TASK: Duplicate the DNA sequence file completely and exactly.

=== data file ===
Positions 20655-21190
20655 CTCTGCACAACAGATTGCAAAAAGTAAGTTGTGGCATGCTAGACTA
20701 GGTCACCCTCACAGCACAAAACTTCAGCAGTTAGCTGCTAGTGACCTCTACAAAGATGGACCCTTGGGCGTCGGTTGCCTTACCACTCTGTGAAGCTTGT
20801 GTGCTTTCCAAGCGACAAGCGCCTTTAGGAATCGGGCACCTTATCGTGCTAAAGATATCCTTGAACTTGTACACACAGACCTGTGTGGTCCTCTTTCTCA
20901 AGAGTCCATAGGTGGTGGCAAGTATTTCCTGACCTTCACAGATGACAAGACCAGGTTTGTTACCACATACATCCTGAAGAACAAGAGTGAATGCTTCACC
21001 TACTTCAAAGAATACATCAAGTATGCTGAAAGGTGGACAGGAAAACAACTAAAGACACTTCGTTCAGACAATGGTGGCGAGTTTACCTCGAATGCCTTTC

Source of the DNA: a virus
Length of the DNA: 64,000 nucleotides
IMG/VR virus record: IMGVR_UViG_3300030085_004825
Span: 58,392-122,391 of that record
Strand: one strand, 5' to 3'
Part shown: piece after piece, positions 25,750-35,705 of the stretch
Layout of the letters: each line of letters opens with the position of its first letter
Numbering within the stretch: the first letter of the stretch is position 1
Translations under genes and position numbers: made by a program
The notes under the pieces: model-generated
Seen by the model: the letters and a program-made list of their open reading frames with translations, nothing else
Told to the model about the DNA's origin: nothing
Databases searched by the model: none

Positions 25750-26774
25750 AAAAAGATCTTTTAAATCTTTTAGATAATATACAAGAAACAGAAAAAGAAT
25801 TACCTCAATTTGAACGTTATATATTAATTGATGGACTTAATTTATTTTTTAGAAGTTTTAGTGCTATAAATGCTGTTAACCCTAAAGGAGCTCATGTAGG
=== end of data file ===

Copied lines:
Positions 20655-21190
20655 CTCTGCACAACAGATTGCAAAAAGTAAGTTGTGGCATGCTAGACTA
20701 GGTCACCCTCACAGCACAAAACTTCAGCAGTTAGCTGCTAGTGACCTCTACAAAGATGGACCCTTGGGCGTCGGTTGCCTTACCACTCTGTGAAGCTTGT
20801 GTGCTTTCCAAGCGACAAGCGCCTTTAGGAATCGGGCACCTTATCGTGCTAAAGATATCCTTGAACTTGTACACACAGACCTGTGTGGTCCTCTTTCTCA
20901 AGAGTCCATAGGTGGTGGCAAGTATTTCCTGACCTTCACAGATGACAAGACCAGGTTTGTTACCACATACATCCTGAAGAACAAGAGTGAATGCTTCACC
21001 TACTTCAAAGAATACATCAAGTATGCTGAAAGGTGGACAGGAAAACAACTAAAGACACTTCGTTCAGACAATGGTGGCGAGTTTACCTCGAATGCCTTTC

Source of the DNA: a virus
Length of the DNA: 64,000 nucleotides
IMG/VR virus record: IMGVR_UViG_3300030085_004825
Span: 58,392-122,391 of that record
Strand: one strand, 5' to 3'
Part shown: piece after piece, positions 25,750-35,705 of the stretch
Layout of the letters: each line of letters opens with the position of its first letter
Numbering within the stretch: the first letter of the stretch is position 1
Translations under genes and position numbers: made by a program
The notes under the pieces: model-generated
Seen by the model: the letters and a program-made list of their open reading frames with translations, nothing else
Told to the model about the DNA's origin: nothing
Databases searched by the model: none

Positions 25750-26774
25750 AAAAAGATCTTTTAAATCTTTTAGATAATATACAAGAAACAGAAAAAGAAT
25801 TACCTCAATTTGAACGTTATATATTAATTGATGGACTTAATTTATTTTTTAGAAGTTTTAGTGCTATAAATGCTGTTAACCCTAAAGGAGCTCATGTAGG